* PROJECTS

Windlass and ANCHORING System

 

An anchoring system was designed and installed in 2007.

 

 

 

 

 

 

 

 

 

The anchor is a 22-lb stainless steel Manta (Bruce-type). I custom-made the bow-roller assembly from thick bronze plate and 1-1/4 thick bronze stock to fit around the original bow casting. Two bronze rollers are encased in the assembly. The rollers and the top plate of the bow-roller assembly control the anchor as it is pulled into its stored position by the windlass.

 

The windlass is a vertical Crystal 600 made by Quick. It has planetary reduction gears and draws only 40 amps at full load. It has enough power to pull the boat to the anchor position and to break the anchor free; we put the engine in reverse while idling to prevent the boat from over-riding the anchor while lifting it.

 

 

 

 

The original bronze cowl vent brings fresh air into the anchor well and forward cabin. Any water that comes into the vent will drain into the anchor well and out a new drain placed at the waterline. This drain has a directional check valve; this prevents lake water from entering the anchor well when the bow punches into big waves.

 

 

 

 

 

 

 

The anchor-line holding well was made from 5mm marine plywood and mahogany edge strips. The inside was lined with two layers of polypropylene cloth set in West System epoxy resin (like the deck and cabin top). The front piece is varnished mahogany, matching the interior trim. Any mud or water that comes in on the anchor line and chain is contained and discharged through the waterline drain mentioned above. Nothing enters the bilge.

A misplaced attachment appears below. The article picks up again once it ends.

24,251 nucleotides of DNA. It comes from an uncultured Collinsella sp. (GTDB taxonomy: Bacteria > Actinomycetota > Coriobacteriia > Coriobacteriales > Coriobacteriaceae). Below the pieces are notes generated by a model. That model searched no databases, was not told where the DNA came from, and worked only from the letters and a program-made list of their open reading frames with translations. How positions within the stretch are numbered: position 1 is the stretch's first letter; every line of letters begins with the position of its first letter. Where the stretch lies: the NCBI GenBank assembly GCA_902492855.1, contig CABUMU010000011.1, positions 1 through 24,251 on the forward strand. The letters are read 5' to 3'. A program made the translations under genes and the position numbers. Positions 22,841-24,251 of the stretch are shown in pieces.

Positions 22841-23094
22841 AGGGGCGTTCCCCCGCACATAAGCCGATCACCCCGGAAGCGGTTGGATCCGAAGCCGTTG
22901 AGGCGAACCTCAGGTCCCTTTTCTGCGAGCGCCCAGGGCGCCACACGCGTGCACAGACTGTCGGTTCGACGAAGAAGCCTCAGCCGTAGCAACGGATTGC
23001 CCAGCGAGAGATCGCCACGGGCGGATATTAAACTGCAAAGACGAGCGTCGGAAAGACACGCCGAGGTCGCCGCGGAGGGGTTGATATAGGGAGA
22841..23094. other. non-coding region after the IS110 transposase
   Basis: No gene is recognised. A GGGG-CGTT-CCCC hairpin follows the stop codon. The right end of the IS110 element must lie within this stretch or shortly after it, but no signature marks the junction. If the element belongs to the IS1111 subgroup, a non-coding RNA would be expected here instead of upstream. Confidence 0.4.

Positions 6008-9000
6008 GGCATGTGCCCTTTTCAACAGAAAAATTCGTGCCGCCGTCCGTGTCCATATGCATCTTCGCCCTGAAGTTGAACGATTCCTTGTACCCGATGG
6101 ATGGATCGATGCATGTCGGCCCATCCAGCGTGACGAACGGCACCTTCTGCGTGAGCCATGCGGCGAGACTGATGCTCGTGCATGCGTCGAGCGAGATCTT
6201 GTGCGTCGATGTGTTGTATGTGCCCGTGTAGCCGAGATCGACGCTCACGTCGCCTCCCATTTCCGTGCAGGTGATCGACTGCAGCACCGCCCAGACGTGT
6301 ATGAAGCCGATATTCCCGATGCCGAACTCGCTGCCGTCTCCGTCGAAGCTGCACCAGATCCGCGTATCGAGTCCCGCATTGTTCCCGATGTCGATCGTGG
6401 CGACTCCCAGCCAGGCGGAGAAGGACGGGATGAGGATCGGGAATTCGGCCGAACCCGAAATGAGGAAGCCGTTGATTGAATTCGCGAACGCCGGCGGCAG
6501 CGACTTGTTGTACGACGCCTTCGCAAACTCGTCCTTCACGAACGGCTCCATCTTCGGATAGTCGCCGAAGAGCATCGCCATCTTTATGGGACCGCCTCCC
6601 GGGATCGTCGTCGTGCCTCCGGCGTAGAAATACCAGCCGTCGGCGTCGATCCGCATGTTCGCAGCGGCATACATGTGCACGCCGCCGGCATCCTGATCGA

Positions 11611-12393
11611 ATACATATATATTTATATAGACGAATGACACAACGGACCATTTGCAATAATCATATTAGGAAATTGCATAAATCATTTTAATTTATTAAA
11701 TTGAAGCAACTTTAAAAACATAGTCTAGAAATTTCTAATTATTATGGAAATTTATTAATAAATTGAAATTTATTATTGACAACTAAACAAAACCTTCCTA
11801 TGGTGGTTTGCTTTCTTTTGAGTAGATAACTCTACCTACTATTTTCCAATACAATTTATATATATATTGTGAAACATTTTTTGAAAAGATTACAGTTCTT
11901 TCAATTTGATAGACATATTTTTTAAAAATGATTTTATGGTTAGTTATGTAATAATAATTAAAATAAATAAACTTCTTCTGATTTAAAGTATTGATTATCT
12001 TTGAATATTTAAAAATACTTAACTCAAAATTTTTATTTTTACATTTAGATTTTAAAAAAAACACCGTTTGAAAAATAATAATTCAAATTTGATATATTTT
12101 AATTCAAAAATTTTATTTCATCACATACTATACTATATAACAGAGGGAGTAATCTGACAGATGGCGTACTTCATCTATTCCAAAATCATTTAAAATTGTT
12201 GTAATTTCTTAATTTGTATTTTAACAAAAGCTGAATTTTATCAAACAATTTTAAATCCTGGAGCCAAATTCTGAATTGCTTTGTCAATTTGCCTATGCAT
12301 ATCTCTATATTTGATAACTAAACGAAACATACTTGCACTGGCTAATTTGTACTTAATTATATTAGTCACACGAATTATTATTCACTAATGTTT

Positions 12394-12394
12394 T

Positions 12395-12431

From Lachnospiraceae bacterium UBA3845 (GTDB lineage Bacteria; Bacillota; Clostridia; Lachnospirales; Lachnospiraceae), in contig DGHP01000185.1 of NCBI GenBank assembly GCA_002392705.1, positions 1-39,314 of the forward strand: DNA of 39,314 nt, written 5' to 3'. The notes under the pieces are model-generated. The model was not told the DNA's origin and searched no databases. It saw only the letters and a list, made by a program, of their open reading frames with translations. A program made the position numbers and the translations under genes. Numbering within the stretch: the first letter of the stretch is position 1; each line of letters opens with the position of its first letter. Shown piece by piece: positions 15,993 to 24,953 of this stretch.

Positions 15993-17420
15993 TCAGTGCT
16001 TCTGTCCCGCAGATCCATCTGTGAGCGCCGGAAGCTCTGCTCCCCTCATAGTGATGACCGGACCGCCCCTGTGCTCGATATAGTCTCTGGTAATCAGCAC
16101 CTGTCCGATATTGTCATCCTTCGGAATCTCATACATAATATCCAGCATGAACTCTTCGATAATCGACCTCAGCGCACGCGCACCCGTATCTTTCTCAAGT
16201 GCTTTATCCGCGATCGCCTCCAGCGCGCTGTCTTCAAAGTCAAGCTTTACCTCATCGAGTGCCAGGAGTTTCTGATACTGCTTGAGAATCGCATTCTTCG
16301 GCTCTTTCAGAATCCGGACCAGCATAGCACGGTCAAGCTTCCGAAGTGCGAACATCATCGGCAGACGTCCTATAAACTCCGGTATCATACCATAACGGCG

We have 25 of 5/16 high-tensile galvanized chain and 270 of 5/8 8-plait nylon anchor line. 175' is stored in the well and the additional 120' is in reserve under the V-berth.

 

The windlass motor is mounted under the deck. The short vertical drop from the deck to the bottom of the anchor well requires a second, tailing device to pull the line and chain into the compartment. Without this tailing motor, the line is prone to bunching in the windlass. The tailing device has two gear-driven rollers. Springs permit the distance between the rollers to be automatically adjusted to match the size of the line. This allows the device to smoothly tail the anchor line, as well as the sections of spliced line and anchor chain (each with different diameters).

 

 

 

 

The anchor well is shown with the service access door installed. The windlass assembly and holding well fit within the forepeak and do not reduce the size of the V-berth. The area on each side of the service access door allows the cowl vent to provide fresh air to the forward cabin.

 

The water tank was moved from the cockpit to underneath the V-berth. The fill fitting is located on the deck near the bow, and the water-tank vent is above the anchor well but inside the cabin. This prevents deck water from entering the fresh water supply and also prevents water-tank overflow from entering the bilge when filling the tank.

 

 

 

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